it's
Source Link
Neil_UK
  • 134.2k
  • 3
  • 152
  • 330

If I look at a signal in it'sits frequency domain, are there some guidelines by which I can tell how that signal looks in the time domain?

I was studying the Laplace transform and the Fourier transform, and I can't figure out if there is some intuitive way of finding out how a signal looks in the time domain if we know it'sits frequency domain. For example, are there some rules like:

If there is a frequency whose amplitude is approaching infinity then.... (like when there are poles on the imaginary axis in the s plane, like this: enter image description here

If the frequency graph is decaying towards 0 then....

Because from what I'm reading about the Laplace transform, the position of poles and zeros gives me a better understanding of how the frequency response looks like, but what do I care what it looks like if I don't know what the time domain will look like?

If I look at a signal in it's frequency domain, are there some guidelines by which I can tell how that signal looks in the time domain?

I was studying the Laplace transform and the Fourier transform, and I can't figure out if there is some intuitive way of finding out how a signal looks in the time domain if we know it's frequency domain. For example, are there some rules like:

If there is a frequency whose amplitude is approaching infinity then.... (like when there are poles on the imaginary axis in the s plane, like this: enter image description here

If the frequency graph is decaying towards 0 then....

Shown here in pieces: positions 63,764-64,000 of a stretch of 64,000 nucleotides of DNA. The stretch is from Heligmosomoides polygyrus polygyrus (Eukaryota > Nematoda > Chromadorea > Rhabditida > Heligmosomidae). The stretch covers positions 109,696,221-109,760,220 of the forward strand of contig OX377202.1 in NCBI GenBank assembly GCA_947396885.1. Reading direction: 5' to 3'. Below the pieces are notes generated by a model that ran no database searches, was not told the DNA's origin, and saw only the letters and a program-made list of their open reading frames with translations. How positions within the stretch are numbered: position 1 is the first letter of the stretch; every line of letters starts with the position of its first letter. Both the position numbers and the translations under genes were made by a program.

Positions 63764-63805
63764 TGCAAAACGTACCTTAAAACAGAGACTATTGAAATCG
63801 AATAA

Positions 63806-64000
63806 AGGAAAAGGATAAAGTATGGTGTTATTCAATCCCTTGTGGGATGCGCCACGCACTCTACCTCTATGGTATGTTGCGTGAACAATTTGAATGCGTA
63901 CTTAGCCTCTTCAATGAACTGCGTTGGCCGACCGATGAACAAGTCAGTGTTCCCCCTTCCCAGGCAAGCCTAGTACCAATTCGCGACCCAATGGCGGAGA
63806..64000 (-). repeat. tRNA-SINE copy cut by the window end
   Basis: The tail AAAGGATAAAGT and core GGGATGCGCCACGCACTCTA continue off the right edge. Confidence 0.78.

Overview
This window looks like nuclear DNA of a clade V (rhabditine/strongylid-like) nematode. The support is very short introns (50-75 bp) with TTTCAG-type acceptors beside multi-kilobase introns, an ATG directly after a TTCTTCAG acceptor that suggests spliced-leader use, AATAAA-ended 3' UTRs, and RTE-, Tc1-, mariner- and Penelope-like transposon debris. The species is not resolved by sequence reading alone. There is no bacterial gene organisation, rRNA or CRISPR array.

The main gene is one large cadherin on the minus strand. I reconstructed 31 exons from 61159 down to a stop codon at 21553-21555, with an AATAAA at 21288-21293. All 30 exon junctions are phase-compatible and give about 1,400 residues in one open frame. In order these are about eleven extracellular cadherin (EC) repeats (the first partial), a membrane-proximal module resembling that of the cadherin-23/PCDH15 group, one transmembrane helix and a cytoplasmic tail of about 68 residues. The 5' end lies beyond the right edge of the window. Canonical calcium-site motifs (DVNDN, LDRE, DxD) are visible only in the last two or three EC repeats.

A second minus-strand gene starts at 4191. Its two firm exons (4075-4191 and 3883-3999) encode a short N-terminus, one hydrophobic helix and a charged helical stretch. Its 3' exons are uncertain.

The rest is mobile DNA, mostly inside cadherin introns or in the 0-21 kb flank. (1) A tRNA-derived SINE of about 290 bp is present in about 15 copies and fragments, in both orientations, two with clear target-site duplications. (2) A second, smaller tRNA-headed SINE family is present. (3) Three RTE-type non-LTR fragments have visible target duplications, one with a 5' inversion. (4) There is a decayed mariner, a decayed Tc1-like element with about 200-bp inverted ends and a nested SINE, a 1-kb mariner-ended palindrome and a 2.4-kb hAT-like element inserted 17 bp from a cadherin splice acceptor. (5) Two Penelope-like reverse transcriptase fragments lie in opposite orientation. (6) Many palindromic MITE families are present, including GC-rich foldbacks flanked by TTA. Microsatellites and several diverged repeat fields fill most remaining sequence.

Because from what I'm reading about the Laplace transform, the position of poles and zeros gives me a better understanding of how the frequency response looks like, but what do I care what it looks like if I don't know what the time domain will look like?

If I look at a signal in its frequency domain, are there some guidelines by which I can tell how that signal looks in the time domain?

I was studying the Laplace transform and the Fourier transform, and I can't figure out if there is some intuitive way of finding out how a signal looks in the time domain if we know its frequency domain. For example, are there some rules like:

If there is a frequency whose amplitude is approaching infinity then.... (like when there are poles on the imaginary axis in the s plane, like this: enter image description here

If the frequency graph is decaying towards 0 then....

Because from what I'm reading about the Laplace transform, the position of poles and zeros gives me a better understanding of how the frequency response looks like, but what do I care what it looks like if I don't know what the time domain will look like?

Source Link

If I look at a signal in it's frequency domain, are there some guidelines by which I can tell how that signal looks in the time domain?

I was studying the Laplace transform and the Fourier transform, and I can't figure out if there is some intuitive way of finding out how a signal looks in the time domain if we know it's frequency domain. For example, are there some rules like:

If there is a frequency whose amplitude is approaching infinity then.... (like when there are poles on the imaginary axis in the s plane, like this: enter image description here

If the frequency graph is decaying towards 0 then....

Because from what I'm reading about the Laplace transform, the position of poles and zeros gives me a better understanding of how the frequency response looks like, but what do I care what it looks like if I don't know what the time domain will look like?